Citation

Saint-Cast, F. & Condie, S., 2006. Circulation Modelling in Torres Strait. 1 ed. Record  2006/018. Geoscience Australia, Canberra.

Abstract

Increasing the knowledge of ocean current patterns in Torres Strait region is of direct interest to indigenous communities and industries such as fisheries and shipping that operate in the region. Ocean circulation in Torres Strait influences nearly all aspects of the ecosystem, including sediment transport and turbidity patterns, primary production in the water column and bottom sediments, and recruitment patterns for organisms with pelagic phases in their life cycles. This study is the first attempt to describe the water circulation and transport patterns across Torres Strait and adjacent gulfs and seas, on time scales from hours to years. It has also provided a framework for an embedded model describing sediment transport processes (described in Margvelashvili and Saint-Cast, 2006). The circulation model incorporated realistic atmospheric and oceanographic forcing, including winds, waves, tides, and large-scale regional circulation taken from global model outputs. Simulations covered a hindcast period of eight years, allowing the tidal, seasonal, and interannual flow characteristics to be investigated. Results demonstrated that instantaneous current patterns were strongly dominated by the barotropic tide and its spring-neap cycle. However, longer-term transport through Torres Strait was mainly controlled by seasonal winds, which switch from north-westerly monsoon winds in summer to south-easterly trades in winter. Model results were shown to be relatively insensitive to internal model parameters. However, model performance was strongly dependent on the quality of the forcing fields. For example, the prediction of low-frequency inner-shelf currents was improved substantially when temperature and salinity forcing based on the average seasonal climatologies was replaced by that from global model outputs. Uncertainties in the tidal component of the forcing also limited model skill, particularly predictions to the west of Cape York which were strongly dependent on the sealevels imposed along the open boundary in Gulf of Carpentaria.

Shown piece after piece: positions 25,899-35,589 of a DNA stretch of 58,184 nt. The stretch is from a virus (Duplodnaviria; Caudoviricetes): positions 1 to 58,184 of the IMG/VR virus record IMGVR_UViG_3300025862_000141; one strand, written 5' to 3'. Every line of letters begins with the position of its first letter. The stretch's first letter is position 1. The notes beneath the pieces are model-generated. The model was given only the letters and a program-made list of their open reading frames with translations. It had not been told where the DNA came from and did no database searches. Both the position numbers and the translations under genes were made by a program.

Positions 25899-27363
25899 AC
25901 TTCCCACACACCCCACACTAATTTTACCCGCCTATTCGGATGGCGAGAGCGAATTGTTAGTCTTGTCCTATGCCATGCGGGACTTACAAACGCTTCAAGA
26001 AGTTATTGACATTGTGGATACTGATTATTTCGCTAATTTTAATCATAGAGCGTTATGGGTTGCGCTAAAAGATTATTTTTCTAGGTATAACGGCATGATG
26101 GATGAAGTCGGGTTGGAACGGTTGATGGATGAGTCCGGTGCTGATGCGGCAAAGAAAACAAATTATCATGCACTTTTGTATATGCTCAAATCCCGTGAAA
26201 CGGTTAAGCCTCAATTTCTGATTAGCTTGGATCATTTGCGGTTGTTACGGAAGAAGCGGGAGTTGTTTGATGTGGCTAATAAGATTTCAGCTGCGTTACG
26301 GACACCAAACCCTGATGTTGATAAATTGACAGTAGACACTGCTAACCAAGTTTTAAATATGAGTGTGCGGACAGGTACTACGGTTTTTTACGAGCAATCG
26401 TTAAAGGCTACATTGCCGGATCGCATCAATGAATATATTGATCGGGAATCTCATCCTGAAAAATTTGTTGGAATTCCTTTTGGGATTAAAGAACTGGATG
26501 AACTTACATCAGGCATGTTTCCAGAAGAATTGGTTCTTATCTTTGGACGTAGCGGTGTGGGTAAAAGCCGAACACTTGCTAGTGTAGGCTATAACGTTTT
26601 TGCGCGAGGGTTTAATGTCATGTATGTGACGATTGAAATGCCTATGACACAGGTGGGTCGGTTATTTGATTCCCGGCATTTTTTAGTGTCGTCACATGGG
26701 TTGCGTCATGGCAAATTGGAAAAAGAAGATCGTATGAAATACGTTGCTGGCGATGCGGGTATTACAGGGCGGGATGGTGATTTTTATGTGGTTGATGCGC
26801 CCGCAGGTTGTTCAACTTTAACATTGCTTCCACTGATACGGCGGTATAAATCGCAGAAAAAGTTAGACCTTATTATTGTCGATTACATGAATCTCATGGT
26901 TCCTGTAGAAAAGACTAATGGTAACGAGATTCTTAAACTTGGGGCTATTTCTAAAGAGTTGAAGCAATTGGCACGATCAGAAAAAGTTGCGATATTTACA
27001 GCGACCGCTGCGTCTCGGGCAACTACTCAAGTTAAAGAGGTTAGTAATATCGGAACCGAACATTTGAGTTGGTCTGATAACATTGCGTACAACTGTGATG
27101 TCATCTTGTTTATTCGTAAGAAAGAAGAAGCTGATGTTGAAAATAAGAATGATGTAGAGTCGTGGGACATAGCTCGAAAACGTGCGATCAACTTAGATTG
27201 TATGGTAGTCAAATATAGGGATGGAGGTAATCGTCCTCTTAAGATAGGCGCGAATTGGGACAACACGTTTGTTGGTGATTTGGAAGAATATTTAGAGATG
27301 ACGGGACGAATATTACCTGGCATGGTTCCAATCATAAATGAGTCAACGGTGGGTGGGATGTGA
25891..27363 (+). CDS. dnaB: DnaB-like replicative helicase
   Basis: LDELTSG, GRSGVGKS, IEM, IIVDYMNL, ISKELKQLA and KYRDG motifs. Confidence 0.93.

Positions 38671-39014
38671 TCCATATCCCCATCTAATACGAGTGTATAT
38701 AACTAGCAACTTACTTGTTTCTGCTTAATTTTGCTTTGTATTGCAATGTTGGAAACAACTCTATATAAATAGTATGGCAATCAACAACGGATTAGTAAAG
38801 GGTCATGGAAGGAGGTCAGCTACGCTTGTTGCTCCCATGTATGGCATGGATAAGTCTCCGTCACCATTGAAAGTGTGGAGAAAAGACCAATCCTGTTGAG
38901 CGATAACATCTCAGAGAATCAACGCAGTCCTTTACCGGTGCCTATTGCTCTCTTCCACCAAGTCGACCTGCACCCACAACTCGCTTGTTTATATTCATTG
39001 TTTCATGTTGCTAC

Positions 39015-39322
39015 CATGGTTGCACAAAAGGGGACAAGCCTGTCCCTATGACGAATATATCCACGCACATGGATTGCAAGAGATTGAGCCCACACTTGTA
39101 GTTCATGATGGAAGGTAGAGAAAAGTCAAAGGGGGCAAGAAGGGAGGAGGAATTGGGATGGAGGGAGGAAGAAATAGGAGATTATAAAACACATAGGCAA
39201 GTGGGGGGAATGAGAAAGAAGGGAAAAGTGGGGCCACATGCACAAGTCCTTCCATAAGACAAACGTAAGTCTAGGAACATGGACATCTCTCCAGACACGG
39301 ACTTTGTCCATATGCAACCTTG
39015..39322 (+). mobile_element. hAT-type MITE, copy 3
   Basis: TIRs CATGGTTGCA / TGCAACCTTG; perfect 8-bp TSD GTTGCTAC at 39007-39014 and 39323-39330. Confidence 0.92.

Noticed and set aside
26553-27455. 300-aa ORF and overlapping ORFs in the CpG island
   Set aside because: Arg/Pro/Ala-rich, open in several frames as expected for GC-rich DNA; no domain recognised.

Google map showing geographic bounding box with values North bound -7.0 East bound 147.0 West bound 139.0 South bound -13.0
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Product Type/Sub Type

dataset - GA Publication - Record

Constraints

license
Creative Commons Attribution 3.0 Australia Licence

IP Owner

Commonwealth of Australia (Geoscience Australia)

Author(s)

Date (publication)

2006

Product Type

dataset

Topic Category

geoscientificInformation

Keywords

GA Publication
Record
model
Earth Sciences

Resource Language

English

Resource Character Set

utf8

Resource Security Classification

unclassified

Geographic Extent

North bound
-7.0
East bound
147.0
West bound
139.0
South bound
-13.0

Lineage

Unknown

Digital Transfer Options

onLine

DISTRIBUTION Format

pdf

Distributor

Role
distributor
Organisation Name
Geoscience Australia
City
Canberra
Administrative Area
ACT
Postal Code
2601
Country
Australia
Email Address

Metadata File Identifier

a05f7892-cee7-7506-e044-00144fdd4fa6

Metadata Standard Name

ANZLIC Metadata Profile: An Australian/New Zealand Profile of AS/NZS ISO 19115:2005, Geographic information - Metadata

Metadata Standard Version

1.1

Metadata Date Stamp

2006-07-04

METADATA SECURITY CLASSIFICATION

unclassified

Metadata Contact

Role
pointOfContact
Organisation Name
Geoscience Australia
City
Canberra
Administrative Area
ACT
Postal Code
2601
Country
Australia
Email Address
Downloads
For information on acquiring this product,
please contact the Geoscience Australia Sales Centre via:

fax:
+61 2 6249 9960; or
phone:
1800 800 173 (within Australia);
 
+61 2 6249 9966 (outside Australia).

Please note that support hours are 9 am to 5 pm weekdays